Don’t hate them because the singer’s studied nonchalance is either effortless or a brilliant pose, an amalgam of a generation’s worth of sexy, surly frontmen.
Don’t hate them because they are beautiful. It’s tempting. Don’t hate them because the singer’s studied nonchalance is either effortless or a brilliant pose, an amalgam of a generation’s worth of sexy, surly frontmen. Don’t hate them because their breakout video, a live performance clip of “Last Night,” looked like an anachronistic bit of make-believe, the hipster Strokes playing on the set of an ersatz Mike Douglas Show. Because they seem to be the first band in decades that actually hangs out together. It’s not that hard to picture the Strokes living together in a single brownstone with five doors, a lÃ¡ the Beatles in one of those quirky Richard Lester films.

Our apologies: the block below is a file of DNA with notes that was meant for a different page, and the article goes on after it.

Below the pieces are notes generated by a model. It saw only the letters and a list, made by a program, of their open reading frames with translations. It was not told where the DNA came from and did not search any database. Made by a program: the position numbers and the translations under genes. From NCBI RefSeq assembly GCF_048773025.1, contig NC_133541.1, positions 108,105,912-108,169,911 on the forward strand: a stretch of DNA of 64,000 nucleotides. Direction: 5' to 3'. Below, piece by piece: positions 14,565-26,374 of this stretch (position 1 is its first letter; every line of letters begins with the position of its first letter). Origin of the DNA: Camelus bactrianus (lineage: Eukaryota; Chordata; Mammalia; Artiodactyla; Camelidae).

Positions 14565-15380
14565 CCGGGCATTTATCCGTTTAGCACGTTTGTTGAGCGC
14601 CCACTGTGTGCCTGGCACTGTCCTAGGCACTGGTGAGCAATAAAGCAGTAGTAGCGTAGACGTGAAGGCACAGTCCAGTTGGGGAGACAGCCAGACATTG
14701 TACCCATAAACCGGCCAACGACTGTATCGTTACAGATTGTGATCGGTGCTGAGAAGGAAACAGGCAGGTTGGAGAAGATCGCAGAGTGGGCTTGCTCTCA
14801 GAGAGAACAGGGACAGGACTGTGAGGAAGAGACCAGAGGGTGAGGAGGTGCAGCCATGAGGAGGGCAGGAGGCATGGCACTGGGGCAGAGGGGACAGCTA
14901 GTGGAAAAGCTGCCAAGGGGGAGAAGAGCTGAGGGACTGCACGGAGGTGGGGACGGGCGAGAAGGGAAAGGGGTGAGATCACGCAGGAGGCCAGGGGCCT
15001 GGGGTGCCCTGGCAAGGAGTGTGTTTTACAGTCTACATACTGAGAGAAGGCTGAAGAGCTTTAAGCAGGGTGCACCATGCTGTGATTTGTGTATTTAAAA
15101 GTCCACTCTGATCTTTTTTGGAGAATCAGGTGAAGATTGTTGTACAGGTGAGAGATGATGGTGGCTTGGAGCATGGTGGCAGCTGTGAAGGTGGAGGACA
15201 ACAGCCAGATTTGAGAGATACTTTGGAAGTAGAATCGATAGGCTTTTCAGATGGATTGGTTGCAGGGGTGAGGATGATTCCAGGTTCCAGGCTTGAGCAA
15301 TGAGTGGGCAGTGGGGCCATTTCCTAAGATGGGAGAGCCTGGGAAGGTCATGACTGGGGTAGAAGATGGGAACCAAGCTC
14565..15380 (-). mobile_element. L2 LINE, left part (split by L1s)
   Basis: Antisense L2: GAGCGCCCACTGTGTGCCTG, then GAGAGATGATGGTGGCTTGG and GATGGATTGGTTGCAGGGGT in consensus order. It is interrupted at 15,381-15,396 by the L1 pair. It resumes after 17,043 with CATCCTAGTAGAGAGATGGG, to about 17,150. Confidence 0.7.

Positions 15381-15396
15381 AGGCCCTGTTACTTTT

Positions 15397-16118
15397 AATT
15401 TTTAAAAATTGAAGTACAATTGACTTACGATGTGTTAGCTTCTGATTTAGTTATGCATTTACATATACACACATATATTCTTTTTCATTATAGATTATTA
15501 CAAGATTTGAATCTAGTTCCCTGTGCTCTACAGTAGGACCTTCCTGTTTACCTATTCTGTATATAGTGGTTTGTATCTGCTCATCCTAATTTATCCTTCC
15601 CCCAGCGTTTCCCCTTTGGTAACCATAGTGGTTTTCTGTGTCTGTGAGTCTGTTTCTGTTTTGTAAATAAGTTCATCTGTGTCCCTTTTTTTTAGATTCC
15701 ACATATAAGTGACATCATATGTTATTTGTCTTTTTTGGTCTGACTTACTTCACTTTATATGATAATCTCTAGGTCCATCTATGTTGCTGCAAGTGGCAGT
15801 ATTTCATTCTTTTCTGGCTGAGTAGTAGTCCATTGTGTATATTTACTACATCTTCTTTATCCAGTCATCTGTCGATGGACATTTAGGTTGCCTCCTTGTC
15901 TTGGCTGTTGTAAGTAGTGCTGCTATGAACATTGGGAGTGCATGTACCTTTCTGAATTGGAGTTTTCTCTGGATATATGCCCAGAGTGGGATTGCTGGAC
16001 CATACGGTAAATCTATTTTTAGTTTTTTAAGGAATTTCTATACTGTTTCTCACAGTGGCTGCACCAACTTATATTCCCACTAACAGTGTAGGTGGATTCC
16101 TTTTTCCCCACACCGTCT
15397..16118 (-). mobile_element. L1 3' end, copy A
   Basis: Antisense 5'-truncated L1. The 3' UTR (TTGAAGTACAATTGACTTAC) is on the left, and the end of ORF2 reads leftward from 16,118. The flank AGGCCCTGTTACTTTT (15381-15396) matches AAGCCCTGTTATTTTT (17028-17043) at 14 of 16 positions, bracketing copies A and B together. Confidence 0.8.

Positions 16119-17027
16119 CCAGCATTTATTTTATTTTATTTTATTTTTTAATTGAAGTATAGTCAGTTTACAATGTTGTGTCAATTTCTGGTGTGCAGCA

In fact, most of the Strokes did at one time share an apartment. And three of the five attended boarding school together, a fact that has made many critics quick to dismiss the band as hobbyists or worse, trustafarians. A quick Google search for “the Strokes” reveals little middle ground on the band; critics either love them or hate them, either credit them for a revival of a downtown, guitar-based band scene or disregard their music as derivative, photocopied pastiches of the band’s collective influences. One post on the music industry Web site VelvetRope.com went so far as to label their fans “trucker hat-wearing trash.”